Of course, attorneys feel much more confident about creating case-related workflows than they do about building intake systems, since they understand the former far better than the latter. But, diving in on lead management is necessary, especially when consumers are choosing law firms that can generate the quickest, most compelling engagement. If a law firm can engage a lead effectively, the potential client will hear that law firm’s pitch before moving onto another one. Now, that doesn’t guarantee that you will close; but, it does effectively guarantee that you get the first bite at the apple, without competitors immediately nipping at your heels.

The question for most law firms is, how does one even begin to create an intake system? One of the reasons law firm owners don’t start and complete projects is because they often quickly get overwhelmed thinking about the scope, the breadth of the full project – and so never get going in the first place. The obvious trick, then, is to break the project down into specific components, so you can progress step-by-step. Don’t even start by thinking about the technology you’ll use yet. Just write out your notions of an intake system; literally, just sketch out your ideas on paper, or even on a napkin—don’t let any imagined requirements of formality stop you from heading down the road.

When you’re conceiving of your intake workflow, get very granular about the sorts of leads you take in, and also about how you want that process to appeal to clients. Start by running down one lead type, to build a template for others, e.g. – If you have a family law practice, that, in part, deals with divorce clients, figure out where those clients come from. Maybe a significant component of intake is managing website contact form leads. Ask yourself:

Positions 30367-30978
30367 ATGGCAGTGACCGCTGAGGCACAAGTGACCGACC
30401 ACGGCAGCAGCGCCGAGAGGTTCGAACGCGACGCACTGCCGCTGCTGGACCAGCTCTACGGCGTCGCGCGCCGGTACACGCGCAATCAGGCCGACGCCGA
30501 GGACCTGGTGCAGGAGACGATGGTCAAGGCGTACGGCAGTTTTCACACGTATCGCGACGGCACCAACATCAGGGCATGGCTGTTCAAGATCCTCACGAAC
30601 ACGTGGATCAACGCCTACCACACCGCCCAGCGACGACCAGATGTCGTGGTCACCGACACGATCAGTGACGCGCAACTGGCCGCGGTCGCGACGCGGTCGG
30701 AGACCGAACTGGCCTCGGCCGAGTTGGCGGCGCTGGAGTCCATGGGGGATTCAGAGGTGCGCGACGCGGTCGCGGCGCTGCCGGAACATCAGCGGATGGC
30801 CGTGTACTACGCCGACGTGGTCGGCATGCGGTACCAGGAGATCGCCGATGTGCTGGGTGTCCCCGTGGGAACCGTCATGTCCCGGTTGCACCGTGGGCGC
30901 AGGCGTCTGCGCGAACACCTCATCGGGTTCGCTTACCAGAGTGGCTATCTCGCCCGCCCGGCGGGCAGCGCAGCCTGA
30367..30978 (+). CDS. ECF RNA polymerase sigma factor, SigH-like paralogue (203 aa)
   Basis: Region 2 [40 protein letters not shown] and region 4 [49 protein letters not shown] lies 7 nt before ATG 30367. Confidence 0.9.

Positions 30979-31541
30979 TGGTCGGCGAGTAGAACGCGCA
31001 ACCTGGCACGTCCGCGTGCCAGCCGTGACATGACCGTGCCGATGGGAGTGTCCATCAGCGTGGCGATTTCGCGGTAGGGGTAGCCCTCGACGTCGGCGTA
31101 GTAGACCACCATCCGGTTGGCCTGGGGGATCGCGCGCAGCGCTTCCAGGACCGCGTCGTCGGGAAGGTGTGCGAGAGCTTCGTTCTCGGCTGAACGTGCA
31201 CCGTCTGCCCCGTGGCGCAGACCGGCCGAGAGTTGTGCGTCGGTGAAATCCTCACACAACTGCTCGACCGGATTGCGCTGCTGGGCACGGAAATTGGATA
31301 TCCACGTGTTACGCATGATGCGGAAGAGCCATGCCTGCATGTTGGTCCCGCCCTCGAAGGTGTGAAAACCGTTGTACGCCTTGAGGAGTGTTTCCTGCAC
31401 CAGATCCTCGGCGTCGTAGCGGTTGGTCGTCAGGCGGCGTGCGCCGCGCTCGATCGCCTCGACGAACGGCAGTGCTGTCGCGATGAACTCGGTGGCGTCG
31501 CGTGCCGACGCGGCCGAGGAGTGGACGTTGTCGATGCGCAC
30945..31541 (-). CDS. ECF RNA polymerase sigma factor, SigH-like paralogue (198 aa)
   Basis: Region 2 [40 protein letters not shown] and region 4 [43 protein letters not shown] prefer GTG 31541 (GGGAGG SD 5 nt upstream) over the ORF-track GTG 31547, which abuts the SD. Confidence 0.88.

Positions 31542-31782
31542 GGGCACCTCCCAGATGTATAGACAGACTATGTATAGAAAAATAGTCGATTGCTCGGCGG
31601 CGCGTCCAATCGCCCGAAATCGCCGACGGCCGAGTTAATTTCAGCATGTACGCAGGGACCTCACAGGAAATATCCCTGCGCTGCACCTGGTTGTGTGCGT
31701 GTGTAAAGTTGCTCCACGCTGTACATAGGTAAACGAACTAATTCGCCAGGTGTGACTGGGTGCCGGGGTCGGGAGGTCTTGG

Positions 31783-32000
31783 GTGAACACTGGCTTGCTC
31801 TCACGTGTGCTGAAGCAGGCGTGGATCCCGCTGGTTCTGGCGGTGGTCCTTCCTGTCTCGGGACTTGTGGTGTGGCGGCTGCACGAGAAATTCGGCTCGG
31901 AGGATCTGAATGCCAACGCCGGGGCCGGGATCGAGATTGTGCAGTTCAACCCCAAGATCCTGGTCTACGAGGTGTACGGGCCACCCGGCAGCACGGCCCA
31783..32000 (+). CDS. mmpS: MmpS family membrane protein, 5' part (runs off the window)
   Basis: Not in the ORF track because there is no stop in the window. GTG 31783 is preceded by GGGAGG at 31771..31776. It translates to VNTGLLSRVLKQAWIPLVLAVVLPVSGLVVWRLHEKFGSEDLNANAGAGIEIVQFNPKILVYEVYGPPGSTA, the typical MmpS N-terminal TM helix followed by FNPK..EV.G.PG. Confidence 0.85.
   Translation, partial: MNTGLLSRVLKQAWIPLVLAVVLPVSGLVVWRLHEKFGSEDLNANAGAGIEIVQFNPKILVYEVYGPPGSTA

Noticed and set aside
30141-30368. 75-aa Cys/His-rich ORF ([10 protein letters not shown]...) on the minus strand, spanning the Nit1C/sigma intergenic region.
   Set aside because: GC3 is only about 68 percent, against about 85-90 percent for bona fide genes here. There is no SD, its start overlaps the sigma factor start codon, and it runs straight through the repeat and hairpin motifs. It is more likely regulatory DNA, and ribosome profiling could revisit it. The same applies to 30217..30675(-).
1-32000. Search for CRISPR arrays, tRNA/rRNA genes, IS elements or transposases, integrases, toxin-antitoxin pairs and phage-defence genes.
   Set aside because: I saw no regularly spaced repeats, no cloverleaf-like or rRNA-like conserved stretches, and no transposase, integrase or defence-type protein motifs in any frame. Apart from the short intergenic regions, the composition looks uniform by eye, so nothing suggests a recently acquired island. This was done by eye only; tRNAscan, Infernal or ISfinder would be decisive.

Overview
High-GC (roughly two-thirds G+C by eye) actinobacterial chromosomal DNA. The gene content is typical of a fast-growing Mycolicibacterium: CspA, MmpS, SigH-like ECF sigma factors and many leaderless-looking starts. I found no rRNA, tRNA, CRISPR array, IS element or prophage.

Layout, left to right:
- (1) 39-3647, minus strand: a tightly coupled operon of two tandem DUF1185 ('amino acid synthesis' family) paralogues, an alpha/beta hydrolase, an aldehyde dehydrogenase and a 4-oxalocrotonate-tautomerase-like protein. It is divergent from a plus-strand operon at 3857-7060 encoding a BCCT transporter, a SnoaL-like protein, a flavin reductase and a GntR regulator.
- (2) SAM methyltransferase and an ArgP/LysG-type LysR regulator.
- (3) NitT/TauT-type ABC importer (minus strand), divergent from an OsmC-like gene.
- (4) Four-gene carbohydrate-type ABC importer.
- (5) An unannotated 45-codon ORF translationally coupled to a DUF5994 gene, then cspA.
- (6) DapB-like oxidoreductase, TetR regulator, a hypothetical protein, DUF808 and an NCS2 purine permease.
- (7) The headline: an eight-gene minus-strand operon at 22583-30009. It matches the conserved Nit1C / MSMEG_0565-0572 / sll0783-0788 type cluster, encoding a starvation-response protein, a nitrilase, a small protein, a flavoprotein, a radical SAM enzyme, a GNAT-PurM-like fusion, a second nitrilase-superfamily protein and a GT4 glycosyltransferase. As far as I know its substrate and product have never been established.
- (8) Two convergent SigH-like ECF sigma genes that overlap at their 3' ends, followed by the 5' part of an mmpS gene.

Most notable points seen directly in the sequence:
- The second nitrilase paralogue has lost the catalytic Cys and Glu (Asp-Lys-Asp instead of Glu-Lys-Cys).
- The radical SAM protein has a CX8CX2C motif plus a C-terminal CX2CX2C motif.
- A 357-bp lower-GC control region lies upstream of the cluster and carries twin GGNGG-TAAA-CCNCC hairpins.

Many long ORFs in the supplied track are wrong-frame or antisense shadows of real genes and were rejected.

• What does that process look like? 
  • Who gets those notifications? 
  • What do they do next? 
  • What do you need to follow up with the lead about? An initial consultation meeting? Signing the fee agreement? Making payment? 
  • What does that string of interactions look like? 
  • How can you automate as much of that as possible, in order to reduce staff involvement, for the parts of the engagement that do not need to be high-touch?

Break down your preferred intake methodology to the molecular level, and you won’t miss a step.

That’s how you take a step forward.

Then, rinse and repeat. If you can build an intake program for one lead type, you can build a comprehensive system maximizing conversion for all of your potential clients.

Jared D. Correia, Esq. is the CEO of Red Cave Law Firm Consulting, which offers subscription-based law firm business management consulting services for law firms, bar associations and corporations. Jared is also the COO of Gideon Software, Inc., which offers intelligent messaging and predictive analytics software built exclusively for law firms. A former practicing attorney, Jared has been providing services to lawyers and law firms for over a decade. He is a regular presenter at local, regional and national events, including ABA TECHSHOW. He regularly contributes to legal publications ‘Attorney at Work,’ ‘Lawyerist’ and ‘Above the Law.’ Jared is the host of the award-winning Legal Toolkit podcast on Legal Talk Network. Jared also teaches for Concord Law School, Suffolk University Law School, Solo Practice University and Becker College.